Her son, Kyle Johnson, announced his death on Facebook. Her former agent Zachary McGuinness confirmed the death but had no further details. Ms Nichols suffered a stroke in 2015.
Ms. Nichols, a statue dancer and nightclub singer, earned quite a few acting credits when she was cast in “Star Trek.” She said she considers the TV series a “nice starting point” for the Broadway stars, and she could hardly expect a low-tech sci-fi show to become a cultural touchstone and bring her lasting recognition.
“Star Trek” was breaking barriers in many ways. Whereas other network shows of the era featured local magicians and talking horses, “Star Trek” presented allegorical tales of violence, prejudice, and war — the stormy social issues of the era — under the guise of an intergalactic adventure in the 23rd century. The show featured black and Asian members in support of non-stereotypical but nonetheless visible and atypical roles.
Ms. Nichols worked with series creator Gene Roddenberry, her one-day lover, to bring power to Uhura – a stunning departure for the Black TV actress when “Star Trek” debuted on NBC in 1966. Trek “When she was a teenager, she screamed at her family, “Come quickly, come quickly. There’s a black lady on TV and she’s not a maid! “
On the bridge of the Starship Enterprise, wearing a short red dress that allowed her to show off her dancer’s legs, Mrs. Nichols stood out among the only male officers. Uhura was realistically presented as fourth in command, representing the hoped-for future when blacks enjoyed full equality.
The show received average reviews and ratings and was canceled after three seasons, but it became a television mainstay in the promotion. An animated “Star Trek” movie aired in the early 1970s, with Ms. Nichols voicing O’Hur’s voice. Soon, fan communities known as “Trekkies” or “Trekkers” sprouted up at large-scale conventions where they dressed up in character.
Ms. Nichols re-enacted O’Hare, who was promoted from lieutenant to captain, in six feature films between 1979 and 1991 that helped make “Star Trek” a tyrannical force. She was joined by plenty of original cast, including Shatner as heroic leader, James T. Kirk, Leonard Nimoy as half-human and half-Vulcan Spock science officer, DeForest Kelley as Dr. McCoy, George Takei. as the flagship of Enterprise Solo, James Doohan as Chief Engineer Scotty, and Walter Koenig as the navigator Chekhov.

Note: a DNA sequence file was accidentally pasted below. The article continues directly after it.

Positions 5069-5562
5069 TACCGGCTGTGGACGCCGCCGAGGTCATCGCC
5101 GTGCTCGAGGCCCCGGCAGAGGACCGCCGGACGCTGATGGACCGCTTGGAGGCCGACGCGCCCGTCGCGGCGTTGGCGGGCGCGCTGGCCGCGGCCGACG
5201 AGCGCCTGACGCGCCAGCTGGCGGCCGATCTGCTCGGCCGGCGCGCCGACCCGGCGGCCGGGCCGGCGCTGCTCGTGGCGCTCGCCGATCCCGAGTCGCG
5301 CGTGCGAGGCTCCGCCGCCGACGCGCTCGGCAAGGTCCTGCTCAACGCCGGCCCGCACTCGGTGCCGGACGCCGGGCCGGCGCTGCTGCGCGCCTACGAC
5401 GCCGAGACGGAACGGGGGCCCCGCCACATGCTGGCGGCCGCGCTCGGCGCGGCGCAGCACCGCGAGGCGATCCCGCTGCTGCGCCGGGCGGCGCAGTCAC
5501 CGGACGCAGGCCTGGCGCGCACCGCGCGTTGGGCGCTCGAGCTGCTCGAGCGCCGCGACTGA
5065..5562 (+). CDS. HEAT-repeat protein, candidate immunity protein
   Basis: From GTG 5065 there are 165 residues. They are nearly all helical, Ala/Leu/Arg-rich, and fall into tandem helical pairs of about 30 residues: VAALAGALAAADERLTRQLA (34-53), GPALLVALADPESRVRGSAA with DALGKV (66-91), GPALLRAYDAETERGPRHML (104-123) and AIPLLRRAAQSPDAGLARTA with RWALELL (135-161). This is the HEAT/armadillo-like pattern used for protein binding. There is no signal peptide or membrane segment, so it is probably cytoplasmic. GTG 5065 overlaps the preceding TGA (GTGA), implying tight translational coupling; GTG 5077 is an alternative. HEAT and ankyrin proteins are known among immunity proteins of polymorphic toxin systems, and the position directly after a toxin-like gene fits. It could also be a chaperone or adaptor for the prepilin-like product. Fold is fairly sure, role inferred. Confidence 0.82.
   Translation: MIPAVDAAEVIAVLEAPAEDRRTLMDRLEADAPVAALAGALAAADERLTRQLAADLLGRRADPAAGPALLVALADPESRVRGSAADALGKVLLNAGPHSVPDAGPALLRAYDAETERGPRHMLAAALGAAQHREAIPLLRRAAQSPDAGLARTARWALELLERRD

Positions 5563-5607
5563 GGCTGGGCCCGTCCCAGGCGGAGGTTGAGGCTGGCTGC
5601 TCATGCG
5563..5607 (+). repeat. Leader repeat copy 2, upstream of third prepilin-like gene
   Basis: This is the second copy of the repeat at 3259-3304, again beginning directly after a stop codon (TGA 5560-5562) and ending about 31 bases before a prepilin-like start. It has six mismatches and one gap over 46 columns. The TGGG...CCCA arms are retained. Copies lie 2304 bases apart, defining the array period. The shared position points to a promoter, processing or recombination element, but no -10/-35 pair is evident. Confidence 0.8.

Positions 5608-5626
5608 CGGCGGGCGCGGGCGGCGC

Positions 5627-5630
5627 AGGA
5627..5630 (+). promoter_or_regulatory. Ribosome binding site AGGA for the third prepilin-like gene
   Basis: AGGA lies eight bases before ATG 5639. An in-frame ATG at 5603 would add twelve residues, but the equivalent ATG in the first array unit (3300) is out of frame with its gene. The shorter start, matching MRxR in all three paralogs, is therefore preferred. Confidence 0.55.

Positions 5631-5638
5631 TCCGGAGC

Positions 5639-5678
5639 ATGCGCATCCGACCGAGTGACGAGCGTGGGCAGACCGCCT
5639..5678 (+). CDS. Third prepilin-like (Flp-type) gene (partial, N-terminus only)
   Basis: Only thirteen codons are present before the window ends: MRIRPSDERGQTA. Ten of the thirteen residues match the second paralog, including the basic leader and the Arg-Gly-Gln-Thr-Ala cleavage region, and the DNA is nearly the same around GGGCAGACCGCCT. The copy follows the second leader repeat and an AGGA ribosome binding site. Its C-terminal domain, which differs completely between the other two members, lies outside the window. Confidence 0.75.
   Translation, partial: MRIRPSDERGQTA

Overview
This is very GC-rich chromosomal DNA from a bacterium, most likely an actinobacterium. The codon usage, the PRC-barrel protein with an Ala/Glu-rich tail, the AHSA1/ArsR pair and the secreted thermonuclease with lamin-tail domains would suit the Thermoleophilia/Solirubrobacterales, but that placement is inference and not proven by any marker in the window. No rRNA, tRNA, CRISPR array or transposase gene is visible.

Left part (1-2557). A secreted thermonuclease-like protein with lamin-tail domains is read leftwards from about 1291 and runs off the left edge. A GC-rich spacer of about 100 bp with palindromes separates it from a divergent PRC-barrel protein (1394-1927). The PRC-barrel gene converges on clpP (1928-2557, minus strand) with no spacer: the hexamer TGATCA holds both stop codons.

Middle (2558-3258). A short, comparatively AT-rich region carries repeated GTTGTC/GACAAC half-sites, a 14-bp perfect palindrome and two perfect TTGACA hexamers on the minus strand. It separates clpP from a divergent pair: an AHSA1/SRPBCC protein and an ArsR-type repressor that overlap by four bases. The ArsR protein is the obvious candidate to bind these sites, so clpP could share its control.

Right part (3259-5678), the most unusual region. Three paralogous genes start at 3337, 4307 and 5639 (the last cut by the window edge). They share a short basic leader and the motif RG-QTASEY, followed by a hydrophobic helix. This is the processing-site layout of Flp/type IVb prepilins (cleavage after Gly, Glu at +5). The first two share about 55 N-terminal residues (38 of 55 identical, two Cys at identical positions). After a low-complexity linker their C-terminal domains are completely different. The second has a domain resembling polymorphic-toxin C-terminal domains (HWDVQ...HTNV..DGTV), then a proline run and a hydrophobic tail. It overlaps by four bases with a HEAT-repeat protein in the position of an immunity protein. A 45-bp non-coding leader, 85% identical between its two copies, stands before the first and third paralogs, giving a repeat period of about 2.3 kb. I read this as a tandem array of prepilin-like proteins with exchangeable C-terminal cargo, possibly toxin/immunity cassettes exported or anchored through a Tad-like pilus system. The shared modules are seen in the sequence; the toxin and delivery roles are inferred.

Ms Nichols said Roddenberry allowed her to name her Uhura, which she said was a feminine version of the Swahili word meaning “freedom”. I imagined her character as a famous linguist who, from a flashing console on the bridge, heads a communications crew hidden in the bowels of a spaceship.
But she said that by the end of the first season, her role had been reduced to little more than a “glorious telephone operator in the space,” remembered for her frequently conveyed line to the captain, “The welcome hesitations are open, sir.”
In her 1994 memoir, Beyond Ora, she said that during filming, her and other supporting cast’s lines were routinely cut. She blamed Shatner, whom she called an “insensitive, mischievous selfish” who used star bills to attract the spotlight. She also said that studio employees tried to undermine her ability to negotiate the contract by hiding the copious fan mail.
Years later, Ms. Nichols claimed in interviews that she threatened to quit during season one but reconsidered after meeting civil rights leader Martin Luther King Jr. at an NAACP fundraiser. She said he introduced himself as a fan and became visibly intimidated when she made it clear that she wanted to give up her role, which is one of the few non-humiliating parts of blacks on TV.
“Because of Martin, I looked at work differently,” she told Entertainment Tonight. There was more than just a job.”